A hawkish Fed, but soon...an even more hawkish Fed?

Feb 15, 2023
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The foreign exchange market has returned to stability in recent days with the dollar still...

The foreign exchange market has returned to stability in recent days with the dollar still being more sought after compared to the euro. After a start to the year that saw investors pay less attention to safe havens such as the dollar, the Swiss franc and, to a lesser extent, the Japanese yen, these are back in the spotlight. For the dollar, it is of course being supported by the prospect of higher-than-expected rates holding for longer than expected. According to New York Fed Chairman John Williams, monetary policy could remain at restrictive levels for a few years to reduce inflation. The median projection of 5.1% by the end of 2023 implies two more rate hikes this year. According to Mr Williams, this seems a reasonable view of what needs to be done to reduce inflation. Yes, the European Central Bank will continue to tighten its monetary policy, but if the Fed does so too the spread between the two currencies will remain in favour of the dollar. We note that US consumer confidence, which is the main driver of the economy, as measured by the University of Michigan, reached a two-year high, with the index rising from 64.9 to 66.4 points in February. The situation is diametrically opposed in the eurozone, where the low level of consumer confidence points to a continued decline in household spending, against a backdrop of persistently high inflation. High inflation is having a direct impact on retail trade, and future monetary tightening will only worsen it.

In Switzerland, the January consumer price index showed an increase in inflation to +3.3% year-on-year, compared with expectations of +2.8% and a figure of +3.1% the previous month. Over one month, the price index increased by 0.6 vs. 0.4 expected. This should support the SNB’s desire to raise rates at the monetary policy meeting on 23 March to combat price increases. The market now expects the key interest rate to rise by 0.50% to 1.50%. The prospect of higher rates coupled with escalating tensions between the US and China as well as fears of another major Russian offensive in Ukraine all point to a strengthening of the franc. The franc is also benefiting from the SNB’s desire to keep it strong and use it as an additional tool in its fight against inflation. The CHF 2.48 billion decrease in demand deposits with the institution, announced on Monday, also suggests that the bank has intervened in recent days to prop up the Swiss currency, which approached its highest level against the single currency in 2023 at the beginning of the week. This was despite the fact that the euro rose back above parity in January.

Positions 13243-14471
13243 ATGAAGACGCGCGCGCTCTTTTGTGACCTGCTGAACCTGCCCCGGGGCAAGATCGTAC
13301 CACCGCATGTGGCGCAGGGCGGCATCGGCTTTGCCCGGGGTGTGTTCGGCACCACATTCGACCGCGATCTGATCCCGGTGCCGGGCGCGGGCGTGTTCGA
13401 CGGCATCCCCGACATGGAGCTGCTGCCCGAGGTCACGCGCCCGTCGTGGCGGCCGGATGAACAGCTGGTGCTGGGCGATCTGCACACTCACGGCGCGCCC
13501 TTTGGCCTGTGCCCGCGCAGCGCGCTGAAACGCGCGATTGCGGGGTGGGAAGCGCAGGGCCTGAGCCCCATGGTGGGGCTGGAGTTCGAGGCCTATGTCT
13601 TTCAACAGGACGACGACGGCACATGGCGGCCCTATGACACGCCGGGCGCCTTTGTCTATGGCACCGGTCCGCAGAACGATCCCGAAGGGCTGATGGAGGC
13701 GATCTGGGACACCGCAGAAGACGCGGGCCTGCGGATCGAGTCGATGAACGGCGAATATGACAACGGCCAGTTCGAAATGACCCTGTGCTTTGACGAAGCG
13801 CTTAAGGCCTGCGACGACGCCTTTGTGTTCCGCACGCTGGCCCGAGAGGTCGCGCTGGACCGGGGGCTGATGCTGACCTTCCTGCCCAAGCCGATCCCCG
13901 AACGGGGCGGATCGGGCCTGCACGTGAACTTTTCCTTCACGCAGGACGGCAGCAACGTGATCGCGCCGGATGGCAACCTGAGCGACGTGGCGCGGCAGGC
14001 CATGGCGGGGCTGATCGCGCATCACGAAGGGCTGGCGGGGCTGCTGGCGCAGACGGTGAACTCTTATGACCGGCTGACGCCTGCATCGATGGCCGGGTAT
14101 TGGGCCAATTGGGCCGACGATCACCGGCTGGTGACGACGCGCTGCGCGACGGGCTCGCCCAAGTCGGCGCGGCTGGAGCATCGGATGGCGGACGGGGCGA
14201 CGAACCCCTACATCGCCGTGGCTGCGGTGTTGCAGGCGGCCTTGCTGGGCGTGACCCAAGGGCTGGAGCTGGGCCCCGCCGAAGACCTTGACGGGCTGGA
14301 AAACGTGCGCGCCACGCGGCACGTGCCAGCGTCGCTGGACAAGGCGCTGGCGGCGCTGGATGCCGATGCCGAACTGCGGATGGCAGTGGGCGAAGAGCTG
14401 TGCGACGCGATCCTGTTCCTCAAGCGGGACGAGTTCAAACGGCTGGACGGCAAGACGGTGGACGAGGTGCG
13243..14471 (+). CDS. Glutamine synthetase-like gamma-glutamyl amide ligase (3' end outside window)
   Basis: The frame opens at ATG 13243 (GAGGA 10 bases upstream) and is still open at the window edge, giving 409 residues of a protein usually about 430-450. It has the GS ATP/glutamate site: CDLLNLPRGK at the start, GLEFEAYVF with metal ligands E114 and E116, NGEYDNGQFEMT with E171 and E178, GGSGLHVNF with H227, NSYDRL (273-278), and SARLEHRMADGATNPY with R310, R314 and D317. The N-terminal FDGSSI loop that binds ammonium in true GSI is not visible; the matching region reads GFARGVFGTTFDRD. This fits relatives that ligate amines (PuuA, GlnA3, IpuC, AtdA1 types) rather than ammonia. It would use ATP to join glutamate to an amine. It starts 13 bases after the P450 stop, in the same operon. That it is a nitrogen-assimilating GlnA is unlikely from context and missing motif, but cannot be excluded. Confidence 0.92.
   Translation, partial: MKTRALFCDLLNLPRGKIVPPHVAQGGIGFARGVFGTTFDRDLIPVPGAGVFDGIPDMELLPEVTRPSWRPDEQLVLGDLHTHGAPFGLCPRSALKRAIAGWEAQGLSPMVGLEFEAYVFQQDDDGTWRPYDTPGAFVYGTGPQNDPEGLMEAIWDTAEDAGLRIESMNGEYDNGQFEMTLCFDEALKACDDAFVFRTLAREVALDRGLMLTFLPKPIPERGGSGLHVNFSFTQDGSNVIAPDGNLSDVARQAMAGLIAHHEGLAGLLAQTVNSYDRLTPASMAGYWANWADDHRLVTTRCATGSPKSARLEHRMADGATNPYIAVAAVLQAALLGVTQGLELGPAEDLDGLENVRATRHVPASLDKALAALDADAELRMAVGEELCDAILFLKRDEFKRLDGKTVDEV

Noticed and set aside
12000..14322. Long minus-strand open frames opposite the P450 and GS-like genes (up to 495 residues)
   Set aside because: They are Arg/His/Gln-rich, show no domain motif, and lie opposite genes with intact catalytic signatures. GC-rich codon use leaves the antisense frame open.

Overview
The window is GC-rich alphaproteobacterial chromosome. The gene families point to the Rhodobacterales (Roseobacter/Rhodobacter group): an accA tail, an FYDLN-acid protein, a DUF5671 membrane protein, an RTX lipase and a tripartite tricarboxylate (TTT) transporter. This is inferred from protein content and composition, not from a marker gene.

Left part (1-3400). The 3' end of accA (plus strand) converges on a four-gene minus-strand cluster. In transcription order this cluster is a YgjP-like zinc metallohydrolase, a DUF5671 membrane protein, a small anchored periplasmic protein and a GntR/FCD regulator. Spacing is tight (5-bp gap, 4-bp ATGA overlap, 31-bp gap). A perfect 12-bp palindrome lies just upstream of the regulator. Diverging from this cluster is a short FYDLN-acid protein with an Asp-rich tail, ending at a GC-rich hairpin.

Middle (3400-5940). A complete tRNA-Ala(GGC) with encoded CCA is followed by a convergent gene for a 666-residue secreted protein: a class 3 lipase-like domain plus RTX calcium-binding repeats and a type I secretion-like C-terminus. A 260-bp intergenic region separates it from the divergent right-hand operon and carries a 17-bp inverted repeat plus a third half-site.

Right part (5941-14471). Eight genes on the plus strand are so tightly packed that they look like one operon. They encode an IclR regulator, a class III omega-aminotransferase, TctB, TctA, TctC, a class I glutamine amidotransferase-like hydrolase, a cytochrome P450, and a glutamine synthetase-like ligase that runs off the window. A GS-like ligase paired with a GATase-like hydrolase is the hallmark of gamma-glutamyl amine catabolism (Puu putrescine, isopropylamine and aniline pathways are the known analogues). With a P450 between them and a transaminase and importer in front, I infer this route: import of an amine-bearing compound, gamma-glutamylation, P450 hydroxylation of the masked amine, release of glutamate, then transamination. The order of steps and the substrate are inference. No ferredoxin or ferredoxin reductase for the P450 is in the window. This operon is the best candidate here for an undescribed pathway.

Bank of England Governor Andrew Bailey expects inflation to fall rapidly this year and suggested that the series of interest rate hikes could soon end. However, he points out that the labour market is very tight and that wages are on a strong upward trend, as shown by the data published yesterday. The increase in average income exceeded estimates and reached a record level since the beginning of the statistics in 2001. At the same time, the United Kingdom recorded zero growth (0%) in the fourth quarter of 2022, which helped avoid the recession, after a decline of 0.3% previously. But although economic data are slightly better, such as industrial production or manufacturing, economic activity is suffering from the measures taken by the Bank of England to combat inflation.

As expected, the Swedish Central Bank raised its key interest rate from 0.50% to 3%, its highest level since late 2008. The Bank’s press release indicates that further rate hikes are coming to the fore to counter inflation that peaks at 12.3 per cent. The decision, although anticipated, benefited the krona, which reached its highest level of the year against the single currency at SEK 11.0610 for a euro on Friday.

The ounce of gold has continued to fall against the dollar. It has now lost nearly $120 from its peak on 2 February at 1,959.73 dollars per ounce. The return of the greenback, following new expectations of interest rates in the United States, has had a significant impact on prices. A strong dollar and high interest rates for a prolonged period of time are particularly negative factors for gold.

President Joe Biden appointed Lael Brainard as the White House’s main economic advisor. The Fed’s Vice Chair has been known as the most dovish on the Board of Governors. This decision therefore creates a vacancy at the US central bank and speculation is beginning on the nature of its successor or successor. Will it be Hawk or Dove? This will have an influence on the Fed’s policy in the future.